I recently read a wonderful blog post by Ross Cooper, where he put into words and agreed with a lot of what I’ve been feeling for a while now. I’m going to continue my thoughts and expand a bit with some REAL examples of how I think we should be letting students use social media sites for digital portfolios, blogs, and PLCS in order to get REAL authentic feedback from people their own age, experts in the field, other teachers, adults, and just real people they may not know. Why would we do that? That is scary. That is dangerous. Well, first students are already on many of the sites at home that we don’t want them to be on at school, so it’s a bit confusing to protect them from something they are already using. But what is most important here is that we are given the opportunity to teach them Digital Citizenship and Footprint authentically and we don’t. Instead we don’t teach it at all or we teach it as an extension and then go back to using things that keep them from practicing that Digital Citizenship in the real life protected classroom. Remember, for some of our students our classroom is more protected than their home, so let’s provide a safe space for them to practice some of that digital citizenship.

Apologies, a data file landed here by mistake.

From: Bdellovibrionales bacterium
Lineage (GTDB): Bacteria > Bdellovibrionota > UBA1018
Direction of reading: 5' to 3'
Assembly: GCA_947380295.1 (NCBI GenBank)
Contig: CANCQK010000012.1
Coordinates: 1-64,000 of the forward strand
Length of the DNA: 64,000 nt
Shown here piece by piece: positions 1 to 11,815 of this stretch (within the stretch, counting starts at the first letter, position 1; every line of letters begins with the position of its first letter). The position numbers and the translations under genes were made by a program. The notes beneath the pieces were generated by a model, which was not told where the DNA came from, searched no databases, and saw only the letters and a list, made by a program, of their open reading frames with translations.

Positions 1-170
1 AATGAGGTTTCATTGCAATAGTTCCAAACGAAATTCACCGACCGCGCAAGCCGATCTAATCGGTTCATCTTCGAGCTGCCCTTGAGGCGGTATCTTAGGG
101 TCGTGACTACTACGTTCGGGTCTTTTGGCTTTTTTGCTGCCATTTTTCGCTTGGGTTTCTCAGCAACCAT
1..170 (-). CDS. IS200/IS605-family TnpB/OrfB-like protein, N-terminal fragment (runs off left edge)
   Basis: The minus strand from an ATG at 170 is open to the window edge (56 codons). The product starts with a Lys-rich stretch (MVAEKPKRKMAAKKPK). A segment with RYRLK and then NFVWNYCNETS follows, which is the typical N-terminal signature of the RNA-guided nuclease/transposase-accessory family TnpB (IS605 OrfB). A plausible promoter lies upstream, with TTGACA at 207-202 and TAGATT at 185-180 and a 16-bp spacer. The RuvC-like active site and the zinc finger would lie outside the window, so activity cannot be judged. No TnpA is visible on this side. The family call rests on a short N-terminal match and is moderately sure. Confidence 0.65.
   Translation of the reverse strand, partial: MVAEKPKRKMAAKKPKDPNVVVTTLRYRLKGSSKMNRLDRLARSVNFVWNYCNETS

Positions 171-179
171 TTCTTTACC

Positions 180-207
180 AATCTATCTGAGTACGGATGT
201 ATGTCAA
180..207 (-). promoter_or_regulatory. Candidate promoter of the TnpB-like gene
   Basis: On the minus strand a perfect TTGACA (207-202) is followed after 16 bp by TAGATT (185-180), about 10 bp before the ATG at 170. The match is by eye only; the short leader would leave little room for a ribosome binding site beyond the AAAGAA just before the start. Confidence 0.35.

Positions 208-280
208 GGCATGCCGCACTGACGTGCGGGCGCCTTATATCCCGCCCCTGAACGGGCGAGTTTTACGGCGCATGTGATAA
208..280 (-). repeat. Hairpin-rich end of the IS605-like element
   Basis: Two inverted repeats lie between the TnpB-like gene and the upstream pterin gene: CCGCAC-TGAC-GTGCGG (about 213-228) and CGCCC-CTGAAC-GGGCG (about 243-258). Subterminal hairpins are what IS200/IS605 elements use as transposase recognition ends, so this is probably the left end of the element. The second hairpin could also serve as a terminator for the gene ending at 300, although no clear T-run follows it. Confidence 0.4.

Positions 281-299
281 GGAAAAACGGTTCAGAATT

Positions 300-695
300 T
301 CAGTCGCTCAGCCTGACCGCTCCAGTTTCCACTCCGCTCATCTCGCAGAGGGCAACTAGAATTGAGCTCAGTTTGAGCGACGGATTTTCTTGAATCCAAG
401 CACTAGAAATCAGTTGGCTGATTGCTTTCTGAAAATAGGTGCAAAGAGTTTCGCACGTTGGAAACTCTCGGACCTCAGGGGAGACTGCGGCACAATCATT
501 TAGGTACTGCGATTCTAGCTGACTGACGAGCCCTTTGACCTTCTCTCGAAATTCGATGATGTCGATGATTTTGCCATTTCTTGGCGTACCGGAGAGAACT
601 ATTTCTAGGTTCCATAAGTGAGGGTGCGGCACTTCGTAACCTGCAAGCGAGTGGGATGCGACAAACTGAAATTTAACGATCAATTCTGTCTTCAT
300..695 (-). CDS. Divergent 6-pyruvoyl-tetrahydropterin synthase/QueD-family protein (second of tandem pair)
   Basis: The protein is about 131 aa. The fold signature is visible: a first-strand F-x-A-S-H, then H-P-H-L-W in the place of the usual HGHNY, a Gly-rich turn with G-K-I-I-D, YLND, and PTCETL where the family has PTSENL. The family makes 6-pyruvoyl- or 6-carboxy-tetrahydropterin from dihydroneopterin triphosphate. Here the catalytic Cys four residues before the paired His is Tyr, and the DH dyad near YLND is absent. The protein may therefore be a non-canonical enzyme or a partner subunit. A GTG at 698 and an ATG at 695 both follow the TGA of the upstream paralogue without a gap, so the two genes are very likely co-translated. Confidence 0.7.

Anyway, let’s get back to the REAL examples. Here are my suggestions for what I would use in my class to get students rolling.